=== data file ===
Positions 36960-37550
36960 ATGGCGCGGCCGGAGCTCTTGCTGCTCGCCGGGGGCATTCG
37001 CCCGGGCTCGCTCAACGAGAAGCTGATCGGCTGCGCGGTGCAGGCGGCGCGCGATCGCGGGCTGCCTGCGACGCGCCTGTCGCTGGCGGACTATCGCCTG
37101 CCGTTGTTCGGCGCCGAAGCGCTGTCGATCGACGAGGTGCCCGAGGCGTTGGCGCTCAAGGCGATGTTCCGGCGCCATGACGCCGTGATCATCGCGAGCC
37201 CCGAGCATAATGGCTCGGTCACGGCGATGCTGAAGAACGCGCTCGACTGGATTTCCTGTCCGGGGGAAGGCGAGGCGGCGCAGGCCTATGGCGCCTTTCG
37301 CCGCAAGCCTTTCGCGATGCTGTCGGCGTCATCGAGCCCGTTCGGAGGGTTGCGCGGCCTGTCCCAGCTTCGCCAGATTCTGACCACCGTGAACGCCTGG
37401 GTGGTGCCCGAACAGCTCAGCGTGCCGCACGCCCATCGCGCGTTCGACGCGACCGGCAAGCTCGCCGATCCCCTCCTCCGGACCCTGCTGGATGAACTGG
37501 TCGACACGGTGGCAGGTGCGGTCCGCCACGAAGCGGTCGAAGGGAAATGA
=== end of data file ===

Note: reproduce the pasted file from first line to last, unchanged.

Positions 36960-37550
36960 ATGGCGCGGCCGGAGCTCTTGCTGCTCGCCGGGGGCATTCG
37001 CCCGGGCTCGCTCAACGAGAAGCTGATCGGCTGCGCGGTGCAGGCGGCGCGCGATCGCGGGCTGCCTGCGACGCGCCTGTCGCTGGCGGACTATCGCCTG
37101 CCGTTGTTCGGCGCCGAAGCGCTGTCGATCGACGAGGTGCCCGAGGCGTTGGCGCTCAAGGCGATGTTCCGGCGCCATGACGCCGTGATCATCGCGAGCC
37201 CCGAGCATAATGGCTCGGTCACGGCGATGCTGAAGAACGCGCTCGACTGGATTTCCTGTCCGGGGGAAGGCGAGGCGGCGCAGGCCTATGGCGCCTTTCG
37301 CCGCAAGCCTTTCGCGATGCTGTCGGCGTCATCGAGCCCGTTCGGAGGGTTGCGCGGCCTGTCCCAGCTTCGCCAGATTCTGACCACCGTGAACGCCTGG
37401 GTGGTGCCCGAACAGCTCAGCGTGCCGCACGCCCATCGCGCGTTCGACGCGACCGGCAAGCTCGCCGATCCCCTCCTCCGGACCCTGCTGGATGAACTGG
37501 TCGACACGGTGGCAGGTGCGGTCCGCCACGAAGCGGTCGAAGGGAAATGA